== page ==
What started off looking like an iffy morning up here in the hills, given the watery early-morning light that strained to pierce the canopy, has turned out to be pluperfect. Clear blue sky with just a few wisps of cumulus scudding across is a good indication of how the rest of the morning will turn out. A Common Kingfisher (Alcedo atthis), looking like a sparkling jewel darts into the pond and emerges with a small silvery form in its beak, perches on a convenient branch just above the water’s surface and beats the life out of the fish before it swallows part of its breakfast. A female Koel (Eudynamys scolopacea), its speckled plumage and red eyes striking in a shaft of light, is busy gulping mulberries whilst a noisy Red-vented Bulbul (Picnonotus cafer cafer) tries competing with it. The dogs are impatient at my dawdling and urge me onwards in their inimitable style, so we continue. There is one stretch on the path that is covered with leaves, now soggy and the perfect habitat for leeches (Haemadipsa zeylanica) that we have to quick-step through, so as not to get them suckers attached to the lower extremities. The dogs don’t seem to care all that much, although once inside, they do have to spend time getting the annoying annelids unstuck from between their toes.

Back inside I find Java getting into ‘Sympathy for the Devil’, Jean-Luc Goddard’s film featuring the Rolling Stones, so I get another cuppa and join him to watch a young Jagger do his thing with Brian Jones (rare footage of the original leader of the group), Keith Richard, Bill Wyman and Charlie Watts – oh, and the keyboard player could well have been Nicky Hopkins or Ian Stewart, although I’m not certain.

The film was an interesting, if eclectic mix, of the genesis of the song ‘Sympathy for the Devil’ going through its birthing pangs in the studio over many days. Made in Goddard’s idiosyncratic style that combined it with a series of abstract vignettes in which he features topics as diverse as race, pornography, and the irony of interviewing celebrities, also featuring a demonstration by Black Power revolutionaries. Filmed in 1968, the content clearly reflected the signs of the time and the style in keeping with the European evolution of film that Richard Lester also used for his films on the Beatles around the same period.

Heeey maaan, dis cat be somting else, huh? Jus check out his attitood.

Jagger’s into one of the tracks and going crazy with a small drum he holds between his thighs. Keith Richard is absorbed in his guitar work and Brian Jones is doing his thing but some of his attention is on the cigarette that he has been puffing on madly in an attempt to get through it before the track began – his Pan – Dandy demeanor and dress epitomizing the image he had crafted for himself.

Yo know dey do dis track for da Beggars Banquet album an not fo dat Satanic Majesty’s Request one, right? Ain’t it strange how dese cats be doin all dis Satanic sheet? Dat film dat Jagger did wit Nicholas Roeg and dat Crammell dude who shot hisself – ‘Performance’, dat also be havin som dark sheet in it. Weird dude!

The vignettes that Goddard has interspersed in the film are pretty abstract and off the wall as it were, but interesting and trippy nonetheless. The ‘Black Power’ segments are typical of LA in the late 60s as visions of Malcolm X, Eldridge Cleaver, the Symbionese Liberation Army, Patty Hearst, et al, flash through the memory banks.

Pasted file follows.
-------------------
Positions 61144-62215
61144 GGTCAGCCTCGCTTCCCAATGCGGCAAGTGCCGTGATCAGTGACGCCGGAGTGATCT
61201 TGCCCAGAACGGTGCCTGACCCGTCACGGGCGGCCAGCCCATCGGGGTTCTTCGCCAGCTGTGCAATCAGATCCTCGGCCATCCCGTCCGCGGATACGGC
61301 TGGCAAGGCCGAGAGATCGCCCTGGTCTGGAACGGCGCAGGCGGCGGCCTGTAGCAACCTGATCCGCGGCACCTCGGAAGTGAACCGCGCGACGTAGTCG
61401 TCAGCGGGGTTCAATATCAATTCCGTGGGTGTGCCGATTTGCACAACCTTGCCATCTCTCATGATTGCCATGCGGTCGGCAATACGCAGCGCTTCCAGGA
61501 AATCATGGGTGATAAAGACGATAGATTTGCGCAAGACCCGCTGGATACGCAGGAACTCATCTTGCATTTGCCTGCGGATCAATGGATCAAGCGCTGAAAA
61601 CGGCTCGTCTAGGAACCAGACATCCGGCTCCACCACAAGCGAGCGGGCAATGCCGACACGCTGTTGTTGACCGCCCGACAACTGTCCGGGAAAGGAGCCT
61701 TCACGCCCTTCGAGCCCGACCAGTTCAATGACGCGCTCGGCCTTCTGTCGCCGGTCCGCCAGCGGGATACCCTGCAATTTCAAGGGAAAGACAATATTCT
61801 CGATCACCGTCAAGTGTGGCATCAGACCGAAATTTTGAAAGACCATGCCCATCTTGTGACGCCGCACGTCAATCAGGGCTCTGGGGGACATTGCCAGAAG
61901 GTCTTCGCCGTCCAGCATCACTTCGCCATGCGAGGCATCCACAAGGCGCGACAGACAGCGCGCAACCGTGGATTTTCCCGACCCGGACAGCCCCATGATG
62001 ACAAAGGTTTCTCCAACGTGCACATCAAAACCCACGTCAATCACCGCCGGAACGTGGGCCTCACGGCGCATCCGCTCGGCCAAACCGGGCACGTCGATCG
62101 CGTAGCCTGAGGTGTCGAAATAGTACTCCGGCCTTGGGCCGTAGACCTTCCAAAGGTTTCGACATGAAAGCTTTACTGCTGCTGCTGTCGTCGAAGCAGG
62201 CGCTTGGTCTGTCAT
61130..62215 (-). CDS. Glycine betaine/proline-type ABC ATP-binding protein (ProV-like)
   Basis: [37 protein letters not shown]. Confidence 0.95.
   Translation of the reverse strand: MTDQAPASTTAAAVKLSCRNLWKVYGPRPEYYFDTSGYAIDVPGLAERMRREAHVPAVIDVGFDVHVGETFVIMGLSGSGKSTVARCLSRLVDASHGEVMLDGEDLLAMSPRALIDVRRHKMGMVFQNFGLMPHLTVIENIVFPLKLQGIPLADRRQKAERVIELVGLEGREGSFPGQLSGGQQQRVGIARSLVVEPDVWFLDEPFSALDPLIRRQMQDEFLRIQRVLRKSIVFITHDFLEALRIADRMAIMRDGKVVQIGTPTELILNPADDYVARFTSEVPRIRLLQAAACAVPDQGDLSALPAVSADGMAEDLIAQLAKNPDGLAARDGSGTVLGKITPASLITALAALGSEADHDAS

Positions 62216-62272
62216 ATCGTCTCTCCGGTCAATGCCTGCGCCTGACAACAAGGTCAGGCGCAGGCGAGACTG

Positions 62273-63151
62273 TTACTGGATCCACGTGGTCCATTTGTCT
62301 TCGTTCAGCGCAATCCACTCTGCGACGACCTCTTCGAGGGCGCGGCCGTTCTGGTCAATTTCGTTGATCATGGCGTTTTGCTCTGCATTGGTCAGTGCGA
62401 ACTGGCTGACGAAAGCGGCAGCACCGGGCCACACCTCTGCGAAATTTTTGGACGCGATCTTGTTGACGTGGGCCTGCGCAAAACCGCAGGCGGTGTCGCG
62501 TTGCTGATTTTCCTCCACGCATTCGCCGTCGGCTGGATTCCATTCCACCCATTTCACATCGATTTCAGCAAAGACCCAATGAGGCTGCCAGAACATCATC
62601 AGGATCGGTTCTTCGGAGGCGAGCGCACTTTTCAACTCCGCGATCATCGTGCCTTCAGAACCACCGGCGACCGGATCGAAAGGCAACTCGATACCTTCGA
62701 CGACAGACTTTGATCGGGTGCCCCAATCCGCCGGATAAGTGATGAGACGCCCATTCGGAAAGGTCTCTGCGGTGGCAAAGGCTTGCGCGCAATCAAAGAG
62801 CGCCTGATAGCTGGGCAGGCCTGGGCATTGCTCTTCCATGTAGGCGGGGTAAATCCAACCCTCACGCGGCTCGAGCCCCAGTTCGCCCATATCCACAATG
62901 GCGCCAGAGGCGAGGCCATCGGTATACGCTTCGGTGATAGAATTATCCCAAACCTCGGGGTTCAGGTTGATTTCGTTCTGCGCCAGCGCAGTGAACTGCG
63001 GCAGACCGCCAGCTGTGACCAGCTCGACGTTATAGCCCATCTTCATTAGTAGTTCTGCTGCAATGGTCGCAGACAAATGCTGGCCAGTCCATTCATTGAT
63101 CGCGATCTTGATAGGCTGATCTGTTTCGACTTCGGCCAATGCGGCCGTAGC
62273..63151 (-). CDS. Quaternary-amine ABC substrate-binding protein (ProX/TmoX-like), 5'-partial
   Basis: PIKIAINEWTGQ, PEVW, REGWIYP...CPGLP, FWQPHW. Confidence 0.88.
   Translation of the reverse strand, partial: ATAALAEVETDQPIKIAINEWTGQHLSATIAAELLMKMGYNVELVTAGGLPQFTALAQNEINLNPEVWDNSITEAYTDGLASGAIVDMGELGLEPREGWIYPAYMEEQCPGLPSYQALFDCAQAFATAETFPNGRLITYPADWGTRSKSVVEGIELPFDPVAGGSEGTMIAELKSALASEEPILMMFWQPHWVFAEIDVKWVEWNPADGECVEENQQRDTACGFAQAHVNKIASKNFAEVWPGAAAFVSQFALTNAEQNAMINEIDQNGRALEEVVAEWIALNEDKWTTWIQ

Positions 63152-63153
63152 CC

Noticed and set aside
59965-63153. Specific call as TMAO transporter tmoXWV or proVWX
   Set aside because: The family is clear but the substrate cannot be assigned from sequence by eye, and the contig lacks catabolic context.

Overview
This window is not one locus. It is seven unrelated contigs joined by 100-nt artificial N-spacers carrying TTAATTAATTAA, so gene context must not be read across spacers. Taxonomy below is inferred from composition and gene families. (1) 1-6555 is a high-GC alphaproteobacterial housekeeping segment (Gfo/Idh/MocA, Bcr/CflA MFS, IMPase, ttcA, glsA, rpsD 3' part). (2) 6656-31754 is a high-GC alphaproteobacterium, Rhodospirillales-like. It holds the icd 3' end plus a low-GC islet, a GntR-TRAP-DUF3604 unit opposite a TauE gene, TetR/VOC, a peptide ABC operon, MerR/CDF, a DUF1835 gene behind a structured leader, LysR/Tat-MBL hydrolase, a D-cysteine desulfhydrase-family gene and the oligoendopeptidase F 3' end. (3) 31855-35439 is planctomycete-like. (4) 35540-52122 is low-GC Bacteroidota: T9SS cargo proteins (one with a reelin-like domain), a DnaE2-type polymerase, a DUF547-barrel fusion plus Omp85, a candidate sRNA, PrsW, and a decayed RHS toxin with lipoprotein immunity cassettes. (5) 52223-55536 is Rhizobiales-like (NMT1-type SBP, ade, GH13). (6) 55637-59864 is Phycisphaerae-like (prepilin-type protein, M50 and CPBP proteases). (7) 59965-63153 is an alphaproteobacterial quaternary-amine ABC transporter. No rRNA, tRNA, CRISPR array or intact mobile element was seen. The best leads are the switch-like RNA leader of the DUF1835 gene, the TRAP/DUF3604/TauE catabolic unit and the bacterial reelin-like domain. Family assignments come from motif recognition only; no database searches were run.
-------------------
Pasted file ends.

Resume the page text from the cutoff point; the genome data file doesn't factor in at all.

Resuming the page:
Too soon the film ends. The dogs are lazing in the patches of sunlight that streams through the windows and its time for brekkers. Java’s getting some jazz on, so I’ll leave the lyrics of the song – for what its worth.

Sympathy for the Devil – Mick Jagger / Keith Richards

Please allow me to introduce myself
Im a man of wealth and taste
Ive been around for a long, long year
Stole many a mans soul and faith
And I was round when jesus christ
Had his moment of doubt and pain
Made damn sure that pilate
Washed his hands and sealed his fate
Pleased to meet you
Hope you guess my name
But whats puzzling you
Is the nature of my game
I stuck around st. petersburg
When I saw it was a time for a change
Killed the czar and his ministers
Anastasia screamed in vain
I rode a tank
Held a generals rank
When the blitzkrieg raged
And the bodies stank
Pleased to meet you
Hope you guess my name, oh yeah
Ah, whats puzzling you
Is the nature of my game, oh yeah
I watched with glee
While your kings and queens
Fought for ten decades
For the gods they made
I shouted out,
Who killed the kennedys?
When after all
It was you and me
Let me please introduce myself
Im a man of wealth and taste
And I laid traps for troubadours
Who get killed before they reached bombay
Pleased to meet you
Hope you guessed my name, oh yeah
But whats puzzling you
Is the nature of my game, oh yeah, get down, baby
Pleased to meet you
Hope you guessed my name, oh yeah
But whats confusing you
Is just the nature of my game
Just as every cop is a criminal
And all the sinners saints
As heads is tails
Just call me lucifer
cause Im in need of some restraint
So if you meet me
Have some courtesy
Have some sympathy, and some taste
Use all your well-learned politesse
Or Ill lay your soul to waste, um yeah
Pleased to meet you
Hope you guessed my name, um yeah
But whats puzzling you
Is the nature of my game, um mean it, get down
Woo, who
Oh yeah, get on down
Oh yeah
Oh yeah!
Tell me baby, whats my name
Tell me honey, can ya guess my name
Tell me baby, whats my name
I tell you one time, youre to blame
Ooo, who
Ooo, who
Ooo, who
Ooo, who, who
Ooo, who, who
Ooo, who, who
Ooo, who, who
Oh, yeah
Whats me name
Tell me, baby, whats my name
Tell me, sweetie, whats my name
Ooo, who, who
Ooo, who, who
Ooo, who, who
Ooo, who, who
Ooo, who, who
Ooo, who, who
Ooo, who, who
Oh, yeah

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